Here’s a second problem: even setting aside the enormous confidentiality problems in this legislation, it would be extremely costly to implement.
Here’s a third problem: the bill would prohibit EPA from finalizing an action unless all information relied on is “publicly available in a manner that is sufficient for independent analysis and substantial reproduction of research results.” Yet for many key health studies, it could take years — decades even — to “reproduce” some key research.
Let’s answer them in reverse order.
I don’t care. Without studies that meet the criteria of being science, agencies should not be engaging in willy-nilly rulemaking based on feelings. If things are that dire, take it to Congress and have them pass a law.
I don’t care. How much damage is done to the US economy each year by regulatory compliance? $1.9 TRILLION.
The first objection though is filled with fallacies. I think everyone would agree that personally identifiable medical information should not be tossed about the countryside, hence the amazement a lot of us had when it was decided to have the VA and Social Security inform law enforcement about medical information of some potential gun purchasers. Potentially personally identifiable information is routinely used in policy-making. The best example of this is the US Census. Without elaborate masking procedures, a modern computer could identify all census information about a particular household with very little effort. But Census Bureau data is the gold standard of data and it is available to every citizen.
Health information is routinely used in making public policy. That health information is very often widely accessible. It is remarkably easy to mask personally identifiable information in a way that prevents individual patients from being identified but which does allow the relevant data to be used. Indeed, the statement about data from individual medical records is factually false. If you go to the Privacy Rule in the Health Insurance Portability and Accountability Act (HIPAA) you find the standard for using medical information in research (full disclosure, I spent five years on an Institutional Review Board reviewing data use proposals):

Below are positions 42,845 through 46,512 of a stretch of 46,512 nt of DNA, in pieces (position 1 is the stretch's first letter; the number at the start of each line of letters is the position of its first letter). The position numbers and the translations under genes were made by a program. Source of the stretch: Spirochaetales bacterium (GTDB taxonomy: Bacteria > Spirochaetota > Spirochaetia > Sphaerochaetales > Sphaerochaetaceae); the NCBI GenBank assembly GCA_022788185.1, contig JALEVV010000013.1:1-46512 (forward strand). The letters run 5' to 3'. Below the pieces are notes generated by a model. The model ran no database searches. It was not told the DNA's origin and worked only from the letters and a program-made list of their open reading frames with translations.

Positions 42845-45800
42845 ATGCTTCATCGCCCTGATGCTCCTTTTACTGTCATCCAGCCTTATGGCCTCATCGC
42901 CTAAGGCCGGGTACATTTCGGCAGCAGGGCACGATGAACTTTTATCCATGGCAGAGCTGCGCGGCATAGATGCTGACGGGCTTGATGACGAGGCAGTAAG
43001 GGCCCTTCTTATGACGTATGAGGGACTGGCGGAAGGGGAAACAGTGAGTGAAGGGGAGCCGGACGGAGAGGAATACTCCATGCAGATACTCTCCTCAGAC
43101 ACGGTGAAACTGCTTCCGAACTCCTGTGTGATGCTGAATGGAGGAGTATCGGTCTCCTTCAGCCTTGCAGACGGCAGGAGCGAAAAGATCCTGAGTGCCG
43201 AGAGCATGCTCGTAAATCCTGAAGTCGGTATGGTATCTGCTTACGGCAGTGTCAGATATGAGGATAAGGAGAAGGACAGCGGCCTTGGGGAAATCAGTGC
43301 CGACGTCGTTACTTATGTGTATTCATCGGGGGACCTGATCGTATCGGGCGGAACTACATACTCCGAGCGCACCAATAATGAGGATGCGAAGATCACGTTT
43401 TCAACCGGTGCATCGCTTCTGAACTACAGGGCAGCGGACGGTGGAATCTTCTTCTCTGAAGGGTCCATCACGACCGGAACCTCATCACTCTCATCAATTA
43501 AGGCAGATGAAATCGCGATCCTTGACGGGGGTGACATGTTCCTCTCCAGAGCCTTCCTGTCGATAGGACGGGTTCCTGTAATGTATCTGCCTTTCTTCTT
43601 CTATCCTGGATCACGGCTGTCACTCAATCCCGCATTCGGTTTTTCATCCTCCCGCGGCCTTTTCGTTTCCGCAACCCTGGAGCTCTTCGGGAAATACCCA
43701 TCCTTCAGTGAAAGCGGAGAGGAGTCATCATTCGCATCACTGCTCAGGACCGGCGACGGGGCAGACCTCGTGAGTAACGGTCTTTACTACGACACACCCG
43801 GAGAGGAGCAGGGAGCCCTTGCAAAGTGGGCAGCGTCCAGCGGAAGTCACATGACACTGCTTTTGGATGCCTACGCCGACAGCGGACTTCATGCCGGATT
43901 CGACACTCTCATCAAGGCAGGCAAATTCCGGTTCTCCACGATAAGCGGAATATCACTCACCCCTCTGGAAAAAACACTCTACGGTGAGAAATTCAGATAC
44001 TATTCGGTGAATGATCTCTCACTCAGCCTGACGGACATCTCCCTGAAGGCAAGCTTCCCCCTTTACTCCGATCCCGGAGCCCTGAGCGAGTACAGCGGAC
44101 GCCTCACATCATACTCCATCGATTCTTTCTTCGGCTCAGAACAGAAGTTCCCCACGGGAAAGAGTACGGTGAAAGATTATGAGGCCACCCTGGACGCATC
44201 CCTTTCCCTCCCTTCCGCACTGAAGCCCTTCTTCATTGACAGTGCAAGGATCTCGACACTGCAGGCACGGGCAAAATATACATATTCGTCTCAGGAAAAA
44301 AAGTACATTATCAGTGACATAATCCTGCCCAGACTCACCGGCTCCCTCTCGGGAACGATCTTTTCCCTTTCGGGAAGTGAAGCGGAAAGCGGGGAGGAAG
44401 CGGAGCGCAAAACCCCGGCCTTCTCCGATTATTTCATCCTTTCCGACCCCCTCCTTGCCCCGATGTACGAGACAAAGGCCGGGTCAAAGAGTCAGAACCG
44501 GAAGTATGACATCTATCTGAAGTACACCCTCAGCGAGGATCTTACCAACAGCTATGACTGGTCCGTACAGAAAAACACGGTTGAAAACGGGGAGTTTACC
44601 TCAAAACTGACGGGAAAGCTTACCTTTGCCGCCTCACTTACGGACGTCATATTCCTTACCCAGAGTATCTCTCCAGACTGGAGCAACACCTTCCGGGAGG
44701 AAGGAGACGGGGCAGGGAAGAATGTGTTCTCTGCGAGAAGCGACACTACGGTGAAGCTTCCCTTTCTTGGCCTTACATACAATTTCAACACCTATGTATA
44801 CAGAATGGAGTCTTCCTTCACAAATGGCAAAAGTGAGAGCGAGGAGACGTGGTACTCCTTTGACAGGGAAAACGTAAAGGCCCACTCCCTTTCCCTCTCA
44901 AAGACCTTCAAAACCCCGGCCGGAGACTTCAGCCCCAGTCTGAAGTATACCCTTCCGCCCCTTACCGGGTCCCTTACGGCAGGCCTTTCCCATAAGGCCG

If the protected health information (PHI) has been de-identified in accordance with the standards set by the Privacy Rule at section 164.514(a)-(c) (in which case, the health information is no longer PHI)
If the information is released in the form of a limited data set, with certain identifiers removed and with a data use agreement between the researcher and the covered entity, as specified under section 164.514(e)
The complaint about using proprietary data looks real good as long as you keep the lights turned out and a blanket over your head. It is difficult to imagine HHS making tobacco policy based on data developed by tobacco companies which was a closely held trade secret. I think anyone can see the problem with that scenario. Without the data being public, and the methodology being transparent you can’t reproduce the results. If you can’t reproduce the results you aren’t dealing with science, you’re dealing with opinion.
The objections to this rule are bogus in all respects but one. The critics are right that this will slow down agency rulemaking. They don’t mention it but making the data public will allow more successful challenges to federal rules. And these, my friends, are features, not bugs.